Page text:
History of the GSG

In 1989, the Princeton Graduate Student Union was created through a referendum among all graduate students to provide a unifying voice to express graduate student concerns to the Princeton administration. The GSU organization set the precedent for the representative system currently in use. Every graduate department, academic program and recognized graduate student group is represented in the Assembly by a student representative. The GSU also became a sponsor of social events geared towards graduate students. Over two-thirds of the budget from student fees goes directly towards subsidizing special events for students, ranging from film series and information sessions to holiday parties and summer barbecues.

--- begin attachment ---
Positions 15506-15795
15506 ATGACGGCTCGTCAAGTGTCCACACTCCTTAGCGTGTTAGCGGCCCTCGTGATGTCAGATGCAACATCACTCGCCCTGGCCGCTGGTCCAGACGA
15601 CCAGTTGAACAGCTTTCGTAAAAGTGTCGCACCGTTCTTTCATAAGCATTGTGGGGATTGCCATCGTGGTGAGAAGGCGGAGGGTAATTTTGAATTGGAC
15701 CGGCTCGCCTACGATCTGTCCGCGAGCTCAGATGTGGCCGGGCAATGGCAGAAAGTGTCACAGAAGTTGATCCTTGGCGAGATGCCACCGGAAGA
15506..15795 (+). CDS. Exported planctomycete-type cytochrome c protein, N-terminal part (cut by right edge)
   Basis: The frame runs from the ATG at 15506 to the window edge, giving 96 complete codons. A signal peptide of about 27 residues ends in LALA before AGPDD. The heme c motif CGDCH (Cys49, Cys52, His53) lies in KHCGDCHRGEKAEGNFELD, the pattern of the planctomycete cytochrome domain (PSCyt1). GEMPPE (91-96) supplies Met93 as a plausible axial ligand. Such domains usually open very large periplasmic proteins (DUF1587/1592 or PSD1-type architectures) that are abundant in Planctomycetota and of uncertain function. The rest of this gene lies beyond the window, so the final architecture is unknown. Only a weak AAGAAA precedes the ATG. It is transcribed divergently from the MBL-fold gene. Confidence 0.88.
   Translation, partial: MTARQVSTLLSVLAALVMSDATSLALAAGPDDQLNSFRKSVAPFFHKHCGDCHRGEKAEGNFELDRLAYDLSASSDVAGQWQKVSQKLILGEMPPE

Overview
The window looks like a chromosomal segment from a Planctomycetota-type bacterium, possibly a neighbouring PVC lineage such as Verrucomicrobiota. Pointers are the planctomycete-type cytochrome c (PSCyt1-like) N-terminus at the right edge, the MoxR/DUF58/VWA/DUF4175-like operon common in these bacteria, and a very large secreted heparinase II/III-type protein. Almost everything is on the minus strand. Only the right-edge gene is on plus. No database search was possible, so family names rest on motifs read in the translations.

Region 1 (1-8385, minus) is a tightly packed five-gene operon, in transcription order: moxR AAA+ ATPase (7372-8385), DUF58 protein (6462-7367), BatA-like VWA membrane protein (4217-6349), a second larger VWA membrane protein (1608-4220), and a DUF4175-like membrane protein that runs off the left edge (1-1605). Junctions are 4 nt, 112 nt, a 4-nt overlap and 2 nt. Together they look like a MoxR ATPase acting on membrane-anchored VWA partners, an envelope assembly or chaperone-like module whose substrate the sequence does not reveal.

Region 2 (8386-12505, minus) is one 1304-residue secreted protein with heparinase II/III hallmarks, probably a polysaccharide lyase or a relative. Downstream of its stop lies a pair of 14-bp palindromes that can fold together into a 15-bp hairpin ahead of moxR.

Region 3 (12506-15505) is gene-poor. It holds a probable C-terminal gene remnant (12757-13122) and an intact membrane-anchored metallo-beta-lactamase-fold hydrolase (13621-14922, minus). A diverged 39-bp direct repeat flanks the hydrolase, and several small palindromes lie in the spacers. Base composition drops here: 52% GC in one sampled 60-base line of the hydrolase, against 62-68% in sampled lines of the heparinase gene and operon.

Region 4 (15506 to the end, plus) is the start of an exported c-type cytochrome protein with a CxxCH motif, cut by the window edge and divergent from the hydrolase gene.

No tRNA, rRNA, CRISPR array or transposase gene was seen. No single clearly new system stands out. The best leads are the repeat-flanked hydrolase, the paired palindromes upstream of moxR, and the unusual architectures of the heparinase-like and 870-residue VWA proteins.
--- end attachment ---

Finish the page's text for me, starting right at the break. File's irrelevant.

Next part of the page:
In October of 1999, the GSU changed its name to become the Graduate Student Government. This change highlighted the organization’s representative character and growingly active role in shaping University policy through appointments to University decision-making bodies. The original constitution of the Graduate Student Union was adopted in 1989. It was amended on numerous occasions, the last being in October 1999, when the name of the organization was changed.  In November of 1999, the U-Council amended its charter to allow graduate students, through the GSG Assembly, the right to elect their own representatives to the Council, and members of the Council’s Executive Committee. The GSG Assembly also acquired the right to make nominations for the other committees of the U-Council, including the Priorities Committee, which makes recommendations to the Board of Trustees each January on the allocation of the University’s operating budget, and the Rights and Rules Committee, which sets codes of conduct for the University and its students, faculty, and administration. In October of 2000, the graduate student body ratified a new GSG Constitution, adding for the first time a set of by-laws to grant the GSG the flexibility to fully embrace these new responsibilities and actively respond to future ones.